Residents of the small island of Vieques say that rates of cancer on their island are abnormally higher than on the nearby main island in the US Caribbean territory of Puerto Rico, the result, they say, of 60 years of being used as a bombing range, using ammunition such as depleted uranium, currently undergoing UN testing over health scares in the Balkans (see related story). Medical reports dating from 1990-94 showed that cancer rates among the 9,300 Viequenses were 27% higher than on the Puerto Rican mainland, though local doctor, Dr Rafael Rivera-Castao, says the figure is now 52% more than on the principal island. Residents are now seeking $100 million in health damages from the US Navy. They also say that the navy’s testing inhibits the development of the island’s economy.

A former Director of the Pentagon’s Depleted Uranium Project and one of the authors of the US’s programme for the remediation of former test defence sites, Professor Doug Rokke, has also expressed concern over the US Navy’s use of Vieques for many years as a training and test ground for military munitions. “It is imperative that complete environmental remediation of all affected terrain and medical care be provided for all affected residents of Vieques,” he reportedly said. Rokke has also criticised the violation of the “requirements of the Navy’s radioactive materials by firing depleted uranium munitions which specify that depleted uranium ammunition is to be used strictly during combat or approved tests and are prohibited from peacetime or training use”.

“For years we have denounced the relationship between the military contamination and the exaggerated levels of cancer on Vieques,” said Nilda Medina, of the Committee for the Rescue and Development of Vieques. “The heavy metals and other chemical components from explosives dangerous to human health, combined with the radioactive uranium projectiles, jeopardise the life of Viequenses today, as well as future generations.” In 1999, a Vieques inhabitant was also mistakenly hit by a misdirected US Navy shell.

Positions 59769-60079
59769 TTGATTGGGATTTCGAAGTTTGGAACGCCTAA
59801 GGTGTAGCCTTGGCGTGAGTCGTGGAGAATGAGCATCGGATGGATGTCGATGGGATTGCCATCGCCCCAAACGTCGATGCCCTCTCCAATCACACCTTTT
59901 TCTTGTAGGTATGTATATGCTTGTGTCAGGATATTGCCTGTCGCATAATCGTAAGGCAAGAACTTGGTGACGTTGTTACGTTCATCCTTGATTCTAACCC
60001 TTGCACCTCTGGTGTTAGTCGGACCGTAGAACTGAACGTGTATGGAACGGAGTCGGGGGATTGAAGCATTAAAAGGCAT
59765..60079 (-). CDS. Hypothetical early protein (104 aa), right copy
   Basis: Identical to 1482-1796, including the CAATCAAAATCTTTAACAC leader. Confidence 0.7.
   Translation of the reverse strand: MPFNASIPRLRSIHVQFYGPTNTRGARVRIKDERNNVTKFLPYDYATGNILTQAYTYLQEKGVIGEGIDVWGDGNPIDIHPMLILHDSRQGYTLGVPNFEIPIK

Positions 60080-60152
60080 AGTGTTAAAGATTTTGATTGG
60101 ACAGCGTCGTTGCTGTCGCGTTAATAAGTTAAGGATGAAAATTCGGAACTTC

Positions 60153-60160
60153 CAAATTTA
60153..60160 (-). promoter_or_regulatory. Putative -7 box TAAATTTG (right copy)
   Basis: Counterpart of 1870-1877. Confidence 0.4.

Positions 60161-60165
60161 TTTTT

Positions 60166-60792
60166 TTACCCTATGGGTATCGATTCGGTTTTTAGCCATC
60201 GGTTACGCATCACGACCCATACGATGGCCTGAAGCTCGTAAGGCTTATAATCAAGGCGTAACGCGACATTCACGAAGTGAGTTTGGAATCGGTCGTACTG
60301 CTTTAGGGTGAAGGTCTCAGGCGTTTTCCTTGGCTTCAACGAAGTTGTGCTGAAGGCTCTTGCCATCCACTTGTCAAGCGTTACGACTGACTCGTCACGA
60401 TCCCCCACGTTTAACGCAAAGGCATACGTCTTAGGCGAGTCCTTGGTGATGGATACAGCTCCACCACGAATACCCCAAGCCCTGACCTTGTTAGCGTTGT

Following calls for action, ex-President, Bill Clinton, agreed to a referendum on the navy’s presence on the island to be held in November. The two possible options are: the continued presence of the navy on the island until 2003, with the continued testing of dummy ammunition, or a permanent presence, including testing of live rounds. However, a new survey of islanders shows that almost 90% want an immediate withdrawal, a view supported by Puerto Rico’s new governor, Sila Calderon, who has already threatened to hold an earlier, rival referendum and believes noise from testing has also led to an usually high rate of heart disease.

In light of this criticism, just before leaving office, Clinton instructed defence officials to find alternatives to training exercises on Vieques, but the navy has said that the island offers the only terrain suitable for its military exercises. It also says that no scientific study has linked navy activities on Vieques to any civilian health issues on the island.

It is not the first time that US governmental activities in US Commonwealth territories have courted controversy. Last year, inhabitants of Saipan, part of the US Commonwealth of the Northern Mariana Islands, alleged gross negligence and violation of federal laws over toxic waste dumping (see related story).

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